Stasi Survives Young’s Stern Challenge

Renata Young had a strong start to her match against defending U.S. Women's Mid-Amateur champion Meghan Stasi, but fell short when Stasi overcame a three-hole deficit to win in 18 holes. (USGA/Chris Keane)
By Ron Driscoll, USGA
October 9, 2013

ASHEVILLE, N.C. – On the way to the championship match in a USGA event, competitors typically face pressure, self-doubt and the rigors of a demanding golf course. Along the way, they have also been known to have a little fun.

On Tuesday afternoon at Biltmore Forest Country Club, four-time champion Meghan Stasi and challenger Renata Young engaged in a dramatic, topsy-turvy test of wills that ended with Young’s par putt to extend the match to a 19th hole slipping past the hole on the high side.

When it was over, the word they both used to describe their tooth-and-nail battle was “fun.”

“I was three down after nine, having trouble with my speed on the greens, but I fought my way back and then it was just back and forth, back and forth,” said Stasi. “And it was fun. We were making birdies. It was one of those matches where you just run out of holes, and luckily I was on top.”

Young, whose 3-up advantage evaporated over a three-hole stretch that ended with Stasi dropping a 30-foot birdie on No. 12, refused to crumble, rebounding with a birdie of her own on the next hole to restore the lead and let Stasi know that this match would go to the wire.

“I never gave up,” said Young, 32, of Antioch, Calif. “I loved every moment of it. I still kick myself for missing a couple of those putts that I know I can make; pressure can do that to you. I had a lot of fun.”

Young jumped ahead early, winning the first three holes with two pars and a birdie, and after one halved hole, they traded victories for four holes. Stasi was still down by three when they made the turn, certainly not a deficit she relishes, but one that she is familiar with. En route to her fourth victory in this championship last year, she rallied from 5 down with six to play, winning that second-round match in 21 holes over Lynne Cowan.

“Meghan was out of sorts at the beginning,” said Morris Hatalsky, a seven-time PGA Tour and Champions Tour winner who is caddieing for her this week. “She was having trouble with her putter and she had to stay patient with herself. Then she started playing some good golf.”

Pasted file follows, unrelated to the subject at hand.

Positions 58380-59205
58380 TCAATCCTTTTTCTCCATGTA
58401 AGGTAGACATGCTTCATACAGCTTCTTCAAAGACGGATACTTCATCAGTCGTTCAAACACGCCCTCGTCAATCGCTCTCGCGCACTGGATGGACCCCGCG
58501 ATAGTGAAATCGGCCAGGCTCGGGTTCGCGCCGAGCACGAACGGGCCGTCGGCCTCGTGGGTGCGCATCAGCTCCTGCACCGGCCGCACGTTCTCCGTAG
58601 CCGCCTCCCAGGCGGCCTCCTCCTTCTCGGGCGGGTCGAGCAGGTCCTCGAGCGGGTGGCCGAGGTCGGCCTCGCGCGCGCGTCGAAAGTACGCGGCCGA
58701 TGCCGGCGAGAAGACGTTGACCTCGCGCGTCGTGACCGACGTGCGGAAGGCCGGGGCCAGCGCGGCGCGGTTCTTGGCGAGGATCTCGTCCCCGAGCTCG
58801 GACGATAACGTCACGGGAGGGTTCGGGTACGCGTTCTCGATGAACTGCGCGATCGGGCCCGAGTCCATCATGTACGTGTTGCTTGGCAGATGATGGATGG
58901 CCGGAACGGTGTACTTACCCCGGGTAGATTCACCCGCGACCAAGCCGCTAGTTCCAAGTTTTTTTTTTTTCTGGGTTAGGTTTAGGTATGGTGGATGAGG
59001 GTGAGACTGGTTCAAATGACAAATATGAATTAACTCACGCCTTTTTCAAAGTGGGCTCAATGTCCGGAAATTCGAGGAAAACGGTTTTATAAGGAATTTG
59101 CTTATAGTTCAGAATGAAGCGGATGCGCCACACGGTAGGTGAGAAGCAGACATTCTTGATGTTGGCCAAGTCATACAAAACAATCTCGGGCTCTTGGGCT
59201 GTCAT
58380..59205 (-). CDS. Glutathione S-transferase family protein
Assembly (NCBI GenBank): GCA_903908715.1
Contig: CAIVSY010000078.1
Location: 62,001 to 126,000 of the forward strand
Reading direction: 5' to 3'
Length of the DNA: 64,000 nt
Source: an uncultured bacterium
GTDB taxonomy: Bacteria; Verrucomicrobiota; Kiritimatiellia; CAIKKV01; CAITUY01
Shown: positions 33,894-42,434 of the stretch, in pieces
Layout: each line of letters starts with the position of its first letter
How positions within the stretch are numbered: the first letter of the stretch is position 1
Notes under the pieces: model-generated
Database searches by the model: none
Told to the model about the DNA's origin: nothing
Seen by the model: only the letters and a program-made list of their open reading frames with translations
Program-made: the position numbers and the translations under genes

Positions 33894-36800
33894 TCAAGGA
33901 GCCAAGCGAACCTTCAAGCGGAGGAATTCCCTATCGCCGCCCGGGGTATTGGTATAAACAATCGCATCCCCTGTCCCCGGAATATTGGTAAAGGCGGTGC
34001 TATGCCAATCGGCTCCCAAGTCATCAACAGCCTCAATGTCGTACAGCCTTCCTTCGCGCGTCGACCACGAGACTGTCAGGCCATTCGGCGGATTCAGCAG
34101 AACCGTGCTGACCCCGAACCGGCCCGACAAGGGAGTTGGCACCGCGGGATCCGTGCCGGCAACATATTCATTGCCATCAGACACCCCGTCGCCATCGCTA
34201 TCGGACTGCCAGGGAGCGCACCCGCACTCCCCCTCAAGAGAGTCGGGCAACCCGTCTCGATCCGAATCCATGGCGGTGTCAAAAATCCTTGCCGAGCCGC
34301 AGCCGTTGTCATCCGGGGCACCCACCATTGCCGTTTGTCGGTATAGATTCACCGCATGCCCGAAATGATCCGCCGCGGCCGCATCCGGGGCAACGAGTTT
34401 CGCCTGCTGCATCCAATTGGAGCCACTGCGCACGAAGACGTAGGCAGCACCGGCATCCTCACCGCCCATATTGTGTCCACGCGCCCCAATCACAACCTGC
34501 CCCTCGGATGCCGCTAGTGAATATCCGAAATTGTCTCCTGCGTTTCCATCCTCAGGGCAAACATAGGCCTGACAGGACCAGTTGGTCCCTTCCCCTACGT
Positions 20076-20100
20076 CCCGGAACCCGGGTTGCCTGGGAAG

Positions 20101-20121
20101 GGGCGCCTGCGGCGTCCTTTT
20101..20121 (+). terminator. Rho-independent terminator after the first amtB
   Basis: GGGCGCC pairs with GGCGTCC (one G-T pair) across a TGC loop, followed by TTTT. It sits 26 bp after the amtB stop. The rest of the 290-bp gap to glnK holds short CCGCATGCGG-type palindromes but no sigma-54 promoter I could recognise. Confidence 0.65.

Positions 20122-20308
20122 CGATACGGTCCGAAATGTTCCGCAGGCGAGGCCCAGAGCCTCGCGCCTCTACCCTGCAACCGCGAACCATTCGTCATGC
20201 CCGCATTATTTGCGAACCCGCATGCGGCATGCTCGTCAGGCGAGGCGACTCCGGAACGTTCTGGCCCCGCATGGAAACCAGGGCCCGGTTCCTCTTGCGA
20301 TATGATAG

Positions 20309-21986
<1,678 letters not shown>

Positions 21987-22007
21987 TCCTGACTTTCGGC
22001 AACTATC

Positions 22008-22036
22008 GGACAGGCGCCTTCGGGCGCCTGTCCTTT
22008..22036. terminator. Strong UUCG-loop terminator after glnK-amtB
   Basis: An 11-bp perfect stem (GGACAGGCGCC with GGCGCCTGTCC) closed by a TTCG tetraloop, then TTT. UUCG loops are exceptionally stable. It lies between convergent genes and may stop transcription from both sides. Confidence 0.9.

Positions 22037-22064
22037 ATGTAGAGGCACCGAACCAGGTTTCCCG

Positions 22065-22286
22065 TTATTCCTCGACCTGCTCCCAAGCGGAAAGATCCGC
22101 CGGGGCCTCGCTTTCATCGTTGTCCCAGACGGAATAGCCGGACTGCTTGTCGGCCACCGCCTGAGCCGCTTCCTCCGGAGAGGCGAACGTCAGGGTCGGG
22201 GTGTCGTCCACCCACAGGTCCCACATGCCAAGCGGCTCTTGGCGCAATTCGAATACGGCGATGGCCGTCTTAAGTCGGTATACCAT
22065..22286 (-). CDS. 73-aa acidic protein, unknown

Stasi won Nos. 10 and 11 with solid pars as Young short-sided herself on 10, then three-putted 11. On No. 12, Stasi put her putting woes aside by holing a curling 30-footer to square the match. She answered Young’s birdie on the ensuing hole with one of her own on the short par-4 14th, after Young narrowly missed chipping in from the back collar.

Young replied again on No. 15, rifling her tee shot on the 195-yard par 3 to 15 feet and making par as Stasi failed to convert her up-and-down from the right rough. Now 1 down with three to play, Stasi showed why she now has a career match-play record of 33-3 in eight Women’s Mid-Amateur starts.

With Young short of the green in two after driving in the rough, Stasi eyed her approach on the 395-yard 16th.

“We knew exactly where I needed to land it, and I did,” said Stasi, who hit an 8-iron from 135 yards to within 18 inches of the hole. Of the clutch shot, she said, “I don’t know… something happens sometimes, and it happened when I needed it to happen today.”

Young conceded the birdie when she pitched long and missed the comebacker.

“We played a practice round together so I knew she was a strong player,” said Stasi of Young. “She fought all the way around. You know if people are in the Sweet 16, they’re good players, they’re solid players, especially on this golf course.”

Young managed to reach the long 17th hole in two, 40 feet from the hole, while Stasi came up 10 yards short and pitched to 6 feet. Young left her lag putt 3½ feet short, Stasi made her critical par putt, and then Young’s putt slid past the hole to give Stasi a 1-up lead.

“Today was the best putting day I’ve had all week here,” said Young. “On that second putt, I probably should have just hit it a little more firm because the break just took it left. I didn’t expect that to happen. I was completely committed to that putt, and sometimes they just don’t go in.”

Stasi made an unforced error on No. 18, coming up well short of the green on her approach from the fairway after Young hit the green, but again Young came up short on her first putt, and when her 10-footer for par missed, Stasi had prevailed.

“I believed I could win – I played to win,” said Young, who played at the University of Illinois-Urbana Champaign. “This is the highest level that I’ve competed at, against someone who is a legend in amateur golf. I was pleased that I was up on her, and I’m happy that we had a great match.”

“Every single year, there's one or two difficult matches,” said Stasi. “Hopefully this was the one.”

Ron Driscoll is the manager of editorial services for the USGA. Email him at
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